Then can you believe this image was shot with the same lens? For this I shot at f/1.8, moving very close to the cherry blossom flower, pointing up the camera against the sky. A completely different image, but shot at the same place, with the same lens. Just to show you some interesting capabilities.

To continue with the flowers, I shot this image of a hyacinth field:

A storm cloud was moving over the field and a rainbow popped up just in the middle of these lines. I wanted to show this image to demonstrate the ‘power’ of a sharp lens combined with the A7RIV. The 14mm f/1.8 GM is very sharp, so using it on the high megapixel camera you’re able to easily crop 200% and still have a sharp image:

I later decided that I liked this crop more: it creates more impact with the storm cloud and the rainbow. And it’s still very sharp with plenty of resolution even for print.


And of course I was very interested to see how this lens would perform for astrophotography. Unfortunately, There were not many clear skies when the moon wasn’t around, so I wasn’t able to photograph the milky way (yet). I did however test the lens for just shooting the stars to have a good idea of what it is capable of in this field of photography. I was able to do a shooting session in a darker part of the country when the moon wasn’t up in the sky yet.

Here’s an image of a windmill with a starry sky. Shot at f/1.8, 13 seconds, ISO 1600. Let’s take a closer look at the corners and center of the image:

When we look super close at the stars on the top left of the images, they look extremely sharp for the wide-open aperture. Not only that, there is almost no coma, chromatic aberrations, and glow.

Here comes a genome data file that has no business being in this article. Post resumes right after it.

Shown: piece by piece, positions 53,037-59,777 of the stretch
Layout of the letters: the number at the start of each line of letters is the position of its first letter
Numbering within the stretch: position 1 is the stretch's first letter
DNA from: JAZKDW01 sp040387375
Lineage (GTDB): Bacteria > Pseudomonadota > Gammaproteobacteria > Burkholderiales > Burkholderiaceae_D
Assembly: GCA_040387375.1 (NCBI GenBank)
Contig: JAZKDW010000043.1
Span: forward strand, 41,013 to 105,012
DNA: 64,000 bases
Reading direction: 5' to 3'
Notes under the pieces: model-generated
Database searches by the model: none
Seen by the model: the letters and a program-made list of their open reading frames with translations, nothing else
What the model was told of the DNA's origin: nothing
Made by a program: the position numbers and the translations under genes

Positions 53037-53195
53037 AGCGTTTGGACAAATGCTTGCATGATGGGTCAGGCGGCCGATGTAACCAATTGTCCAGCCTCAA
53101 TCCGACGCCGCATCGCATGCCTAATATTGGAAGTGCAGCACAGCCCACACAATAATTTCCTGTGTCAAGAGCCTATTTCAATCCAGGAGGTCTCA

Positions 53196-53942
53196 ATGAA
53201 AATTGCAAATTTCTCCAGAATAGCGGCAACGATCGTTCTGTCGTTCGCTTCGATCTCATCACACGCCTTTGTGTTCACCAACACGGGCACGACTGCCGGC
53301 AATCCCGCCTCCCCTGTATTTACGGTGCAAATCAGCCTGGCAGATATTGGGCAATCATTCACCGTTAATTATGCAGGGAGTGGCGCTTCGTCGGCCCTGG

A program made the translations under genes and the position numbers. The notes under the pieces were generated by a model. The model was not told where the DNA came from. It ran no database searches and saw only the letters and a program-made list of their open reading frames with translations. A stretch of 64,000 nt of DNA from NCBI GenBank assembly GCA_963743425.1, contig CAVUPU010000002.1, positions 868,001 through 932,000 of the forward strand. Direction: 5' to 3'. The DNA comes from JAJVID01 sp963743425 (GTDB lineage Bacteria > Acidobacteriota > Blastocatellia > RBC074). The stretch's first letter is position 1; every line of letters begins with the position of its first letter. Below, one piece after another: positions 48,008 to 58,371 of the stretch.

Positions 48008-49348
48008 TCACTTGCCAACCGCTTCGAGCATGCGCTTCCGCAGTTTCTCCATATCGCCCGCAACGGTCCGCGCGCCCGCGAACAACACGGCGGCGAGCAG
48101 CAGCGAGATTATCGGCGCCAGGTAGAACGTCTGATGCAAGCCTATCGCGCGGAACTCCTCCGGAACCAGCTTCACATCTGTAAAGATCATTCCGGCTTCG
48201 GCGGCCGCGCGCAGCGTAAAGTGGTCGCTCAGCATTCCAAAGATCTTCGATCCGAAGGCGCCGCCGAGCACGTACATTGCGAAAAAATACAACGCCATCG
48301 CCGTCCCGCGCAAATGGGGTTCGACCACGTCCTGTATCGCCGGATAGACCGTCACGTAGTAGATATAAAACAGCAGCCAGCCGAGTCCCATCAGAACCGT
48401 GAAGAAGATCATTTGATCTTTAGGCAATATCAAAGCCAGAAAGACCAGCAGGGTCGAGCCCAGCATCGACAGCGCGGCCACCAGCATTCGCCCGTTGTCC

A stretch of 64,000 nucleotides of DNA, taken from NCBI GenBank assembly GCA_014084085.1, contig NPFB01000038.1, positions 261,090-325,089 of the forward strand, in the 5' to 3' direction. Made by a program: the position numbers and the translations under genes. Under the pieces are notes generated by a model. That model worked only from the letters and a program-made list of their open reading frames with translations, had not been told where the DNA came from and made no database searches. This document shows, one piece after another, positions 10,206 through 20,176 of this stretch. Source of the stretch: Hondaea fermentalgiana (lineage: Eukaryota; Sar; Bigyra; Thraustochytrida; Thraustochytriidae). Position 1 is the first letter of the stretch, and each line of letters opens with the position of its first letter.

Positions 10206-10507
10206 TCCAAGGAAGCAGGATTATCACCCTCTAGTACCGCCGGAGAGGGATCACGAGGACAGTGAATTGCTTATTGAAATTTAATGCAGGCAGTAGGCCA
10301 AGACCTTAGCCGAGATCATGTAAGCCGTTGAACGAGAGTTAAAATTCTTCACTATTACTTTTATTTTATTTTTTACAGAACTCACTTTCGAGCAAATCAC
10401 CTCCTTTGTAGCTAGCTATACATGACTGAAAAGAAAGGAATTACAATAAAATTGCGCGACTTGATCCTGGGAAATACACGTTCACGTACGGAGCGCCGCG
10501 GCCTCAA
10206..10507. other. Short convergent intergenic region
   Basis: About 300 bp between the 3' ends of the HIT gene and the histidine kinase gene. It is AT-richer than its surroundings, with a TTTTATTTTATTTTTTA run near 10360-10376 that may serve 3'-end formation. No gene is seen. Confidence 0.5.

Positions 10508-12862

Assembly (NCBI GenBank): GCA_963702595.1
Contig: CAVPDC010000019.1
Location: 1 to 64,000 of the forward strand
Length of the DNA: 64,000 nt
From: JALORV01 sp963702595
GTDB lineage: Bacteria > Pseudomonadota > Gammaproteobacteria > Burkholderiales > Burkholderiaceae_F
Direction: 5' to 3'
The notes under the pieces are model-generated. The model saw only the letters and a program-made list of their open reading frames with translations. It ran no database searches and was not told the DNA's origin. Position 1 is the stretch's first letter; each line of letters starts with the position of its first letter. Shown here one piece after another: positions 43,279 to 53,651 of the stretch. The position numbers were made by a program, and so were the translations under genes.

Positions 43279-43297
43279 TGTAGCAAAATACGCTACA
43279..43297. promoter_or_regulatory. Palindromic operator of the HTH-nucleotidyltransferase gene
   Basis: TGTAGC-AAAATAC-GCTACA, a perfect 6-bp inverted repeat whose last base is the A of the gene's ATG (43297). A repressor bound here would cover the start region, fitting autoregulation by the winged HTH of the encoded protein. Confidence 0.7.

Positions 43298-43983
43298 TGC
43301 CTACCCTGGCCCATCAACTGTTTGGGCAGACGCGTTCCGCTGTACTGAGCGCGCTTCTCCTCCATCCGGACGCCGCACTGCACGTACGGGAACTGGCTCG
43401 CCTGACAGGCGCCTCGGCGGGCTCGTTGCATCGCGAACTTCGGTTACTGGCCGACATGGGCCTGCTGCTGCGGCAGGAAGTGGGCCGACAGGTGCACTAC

Here’s another close crop of the windmill. Tack sharp, and also notice the sharpness of the star of the windmill. Overall, I was extremely impressed.

Here are 2 other images of the night:

The f/1.8 aperture also makes it possible to focus very easily in low light. You can simply see all the stars in your live view and focus on them.

Some clear skies and a new moon allowed me to do some more shooting with the lens. Both of these images were shot wide open at f/1.8 (foreground was focus stacked to get good sharpness there. And I lit the ripples in the sand from the side with my flashlight) and the lens didn’t disappoint again. Very sharp stars all over the frame.

Note: When shooting these images we had night curfew in the Netherlands. I had an exemption from it because of my job.

These were both shot at f/1.8, ISO 2000, 13 seconds.


I think I said everything that I wanted to say about this lens. Sony did it again. They completed their wide-angle prime road map (for now?) with this beautiful lightweight 14mm f/1.8 prime lens. Honestly, I can’t really think of any other lens I would want for landscape photography right now. With native lenses like the 12-24mm f/2.8 GM, 16-35mm f/2.8 GM, 14mm f/1.8 GM, 20mm f/1.8 G, 24mm f/1.4 GM, and the 35mm f/1.4 GM, there is really nothing missing in my opinion. I have been an ambassador for Sony since the original Sony a7 and I have been nagging them ever since for lenses like this. And now they’re all here. I think the engineers can finally go on their holiday.

Here’s what you should know about the 14mm f/1.8, in short:

  • Small and really light design of only 460g
  • Very sharp corner to corner
  • Extremely sharp in the center even at f/1.8
  • Perfect for astrophotography with almost no coma and aberrations at f/1.8, even at corners
  • Unexpectedly nice and creamy bokeh at f/1.8. You can go very creative with wide angle close ups
  • Decent sunstar
  • Almost no flaring
  • No filter thread in front, but possible to use back filters

Thanks for reading!

About the author: Albert Dros is an award-winning Dutch photographer. The opinions expressed in this article are solely those of the author. His work has been published by some of the world’s biggest media channels, including TIME, The Huffington Post, The Daily Mail, and National Geographic. You can find more of his work on his website, or by following him on Facebook and Instagram. This article was also published here.